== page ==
Female hunter becomes the hunted
Thanks to the power of celebrity status (and social media), Ricky Gervais has turned all eyes on Rebecca Francis, a longtime hunter and outdoor guide, who is now the latest target by anti-hunters and animal activists. The barrage of death threats came pouring in after Gervais tweeted a photo of Francis lying next to a dead giraffe. His tweet was re-tweeted over 21,000 times already.
Tweets replies like this are common:
Although Francis has never hid the fact that she is an avid hunter, most people had never heard of her until Gervais brought her into the spotlight. A mother of eight, she notes on her website that elk and deer hunting is a fall tradition, writing: "We hunt elk and deer every year without fail, even through pregnancy, and nursing babies. Our hunting trips are self-guided.” She is also not one to shy away from posting photos of her with the animals harvested.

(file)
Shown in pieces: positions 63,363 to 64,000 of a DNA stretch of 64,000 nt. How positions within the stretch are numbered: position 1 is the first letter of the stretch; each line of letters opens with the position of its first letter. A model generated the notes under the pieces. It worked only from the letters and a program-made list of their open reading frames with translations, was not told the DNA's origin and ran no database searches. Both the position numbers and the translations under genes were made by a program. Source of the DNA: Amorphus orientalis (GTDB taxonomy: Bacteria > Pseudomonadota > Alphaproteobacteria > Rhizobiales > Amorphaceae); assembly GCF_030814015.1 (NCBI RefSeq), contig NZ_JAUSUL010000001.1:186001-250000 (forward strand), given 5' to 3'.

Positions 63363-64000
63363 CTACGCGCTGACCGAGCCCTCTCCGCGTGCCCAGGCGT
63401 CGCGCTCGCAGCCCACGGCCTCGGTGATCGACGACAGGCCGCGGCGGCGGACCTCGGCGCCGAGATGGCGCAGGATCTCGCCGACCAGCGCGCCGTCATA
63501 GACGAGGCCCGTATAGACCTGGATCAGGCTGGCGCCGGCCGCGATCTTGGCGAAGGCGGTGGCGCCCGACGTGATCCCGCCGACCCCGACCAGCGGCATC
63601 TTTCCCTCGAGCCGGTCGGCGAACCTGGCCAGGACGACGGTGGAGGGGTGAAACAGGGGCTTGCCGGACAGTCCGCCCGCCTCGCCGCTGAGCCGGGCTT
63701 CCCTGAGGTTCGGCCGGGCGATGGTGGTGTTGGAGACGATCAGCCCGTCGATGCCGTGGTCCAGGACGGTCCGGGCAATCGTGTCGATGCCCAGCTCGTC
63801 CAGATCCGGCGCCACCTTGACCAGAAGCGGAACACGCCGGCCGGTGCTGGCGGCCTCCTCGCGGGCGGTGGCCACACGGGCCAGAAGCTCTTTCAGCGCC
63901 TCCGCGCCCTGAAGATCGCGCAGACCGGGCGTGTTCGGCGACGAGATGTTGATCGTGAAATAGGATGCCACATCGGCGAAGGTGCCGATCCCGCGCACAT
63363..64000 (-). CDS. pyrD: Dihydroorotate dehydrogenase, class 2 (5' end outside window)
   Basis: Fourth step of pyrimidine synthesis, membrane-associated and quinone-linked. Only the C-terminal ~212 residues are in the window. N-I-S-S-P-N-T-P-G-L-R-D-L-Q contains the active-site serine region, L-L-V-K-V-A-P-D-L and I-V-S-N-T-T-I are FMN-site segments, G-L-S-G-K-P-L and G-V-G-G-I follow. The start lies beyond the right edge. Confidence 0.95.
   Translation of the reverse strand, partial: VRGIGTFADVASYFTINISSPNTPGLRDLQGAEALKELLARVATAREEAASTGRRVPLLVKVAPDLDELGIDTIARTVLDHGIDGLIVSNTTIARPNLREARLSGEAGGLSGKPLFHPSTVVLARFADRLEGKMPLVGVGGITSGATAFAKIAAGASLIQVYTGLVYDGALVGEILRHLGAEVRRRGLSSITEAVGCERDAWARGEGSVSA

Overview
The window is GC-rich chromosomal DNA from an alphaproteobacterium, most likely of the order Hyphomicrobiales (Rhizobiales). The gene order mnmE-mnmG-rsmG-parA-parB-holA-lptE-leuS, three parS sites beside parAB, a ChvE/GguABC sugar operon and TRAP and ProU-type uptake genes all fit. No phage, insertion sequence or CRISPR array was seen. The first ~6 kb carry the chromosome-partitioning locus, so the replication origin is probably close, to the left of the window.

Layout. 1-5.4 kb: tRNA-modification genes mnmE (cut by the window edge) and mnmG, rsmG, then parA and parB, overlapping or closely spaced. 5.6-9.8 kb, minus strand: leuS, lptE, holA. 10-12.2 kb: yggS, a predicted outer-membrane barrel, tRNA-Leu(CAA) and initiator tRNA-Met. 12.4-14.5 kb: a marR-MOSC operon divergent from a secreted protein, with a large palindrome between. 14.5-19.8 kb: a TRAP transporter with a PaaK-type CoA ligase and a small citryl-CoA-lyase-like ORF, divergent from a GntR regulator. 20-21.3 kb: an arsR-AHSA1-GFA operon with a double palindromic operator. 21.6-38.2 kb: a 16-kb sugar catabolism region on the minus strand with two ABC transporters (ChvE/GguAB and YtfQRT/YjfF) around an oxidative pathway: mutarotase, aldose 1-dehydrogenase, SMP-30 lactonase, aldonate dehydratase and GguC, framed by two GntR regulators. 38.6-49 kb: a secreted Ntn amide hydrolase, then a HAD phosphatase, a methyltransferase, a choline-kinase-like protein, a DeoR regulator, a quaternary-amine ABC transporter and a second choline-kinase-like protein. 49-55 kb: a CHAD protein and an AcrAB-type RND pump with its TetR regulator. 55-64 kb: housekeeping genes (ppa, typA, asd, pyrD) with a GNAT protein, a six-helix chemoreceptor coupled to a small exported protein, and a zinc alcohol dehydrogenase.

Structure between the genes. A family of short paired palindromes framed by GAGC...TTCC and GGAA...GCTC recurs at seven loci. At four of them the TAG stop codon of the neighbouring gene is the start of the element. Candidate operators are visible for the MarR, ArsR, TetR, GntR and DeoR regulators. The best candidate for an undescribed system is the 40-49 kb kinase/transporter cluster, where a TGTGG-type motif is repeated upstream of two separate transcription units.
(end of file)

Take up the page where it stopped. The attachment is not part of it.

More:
Social media users often seem fearless as comments can be made under pseudonyms or fake accounts. For Francis, the number of anonymous death threats and disdain following Gervais’ tweet on Monday, was no different than similar reactions to other female big game hunters. Teen cheerleader Kendall Jones has also come under scrutiny both in the media and through social media for posting trophy photos and discussing her kills during safari hunts. Eva Shockey also recently defended her position as a female hunter when she was attacked for posting a photo of her with a 510-pound black bear on Facebook.
Regardless of whether Francis should have posted photos with the knowledge that backlash could follow, the question comes down to whether Francis is being targeted because she is a hunter or because she is a woman. Would the reaction be the same if it were a male hunter?